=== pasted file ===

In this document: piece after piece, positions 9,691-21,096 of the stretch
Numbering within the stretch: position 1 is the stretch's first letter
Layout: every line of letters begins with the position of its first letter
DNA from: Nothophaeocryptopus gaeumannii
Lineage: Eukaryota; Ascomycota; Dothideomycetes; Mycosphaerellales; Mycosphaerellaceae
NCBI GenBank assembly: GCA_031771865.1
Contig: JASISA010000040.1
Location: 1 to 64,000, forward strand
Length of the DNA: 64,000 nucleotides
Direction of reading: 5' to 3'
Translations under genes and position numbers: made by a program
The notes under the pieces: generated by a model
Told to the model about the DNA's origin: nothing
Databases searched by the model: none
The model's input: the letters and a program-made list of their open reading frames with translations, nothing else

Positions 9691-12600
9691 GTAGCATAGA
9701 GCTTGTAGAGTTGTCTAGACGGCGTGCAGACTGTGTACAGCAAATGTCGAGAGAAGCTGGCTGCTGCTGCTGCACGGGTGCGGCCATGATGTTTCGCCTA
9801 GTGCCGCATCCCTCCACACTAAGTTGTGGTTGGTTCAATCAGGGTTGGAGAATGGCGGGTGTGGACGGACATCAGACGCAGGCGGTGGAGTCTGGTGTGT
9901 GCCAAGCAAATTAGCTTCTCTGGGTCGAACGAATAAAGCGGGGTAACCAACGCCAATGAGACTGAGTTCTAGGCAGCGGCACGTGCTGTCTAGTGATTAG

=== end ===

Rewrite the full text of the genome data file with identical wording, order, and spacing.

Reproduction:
In this document: piece after piece, positions 9,691-21,096 of the stretch
Numbering within the stretch: position 1 is the stretch's first letter
Layout: every line of letters begins with the position of its first letter
DNA from: Nothophaeocryptopus gaeumannii
Lineage: Eukaryota; Ascomycota; Dothideomycetes; Mycosphaerellales; Mycosphaerellaceae
NCBI GenBank assembly: GCA_031771865.1
Contig: JASISA010000040.1
Location: 1 to 64,000, forward strand
Length of the DNA: 64,000 nucleotides
Direction of reading: 5' to 3'
Translations under genes and position numbers: made by a program
The notes under the pieces: generated by a model
Told to the model about the DNA's origin: nothing
Databases searched by the model: none
The model's input: the letters and a program-made list of their open reading frames with translations, nothing else

Positions 9691-12600
9691 GTAGCATAGA
9701 GCTTGTAGAGTTGTCTAGACGGCGTGCAGACTGTGTACAGCAAATGTCGAGAGAAGCTGGCTGCTGCTGCTGCACGGGTGCGGCCATGATGTTTCGCCTA
9801 GTGCCGCATCCCTCCACACTAAGTTGTGGTTGGTTCAATCAGGGTTGGAGAATGGCGGGTGTGGACGGACATCAGACGCAGGCGGTGGAGTCTGGTGTGT
9901 GCCAAGCAAATTAGCTTCTCTGGGTCGAACGAATAAAGCGGGGTAACCAACGCCAATGAGACTGAGTTCTAGGCAGCGGCACGTGCTGTCTAGTGATTAG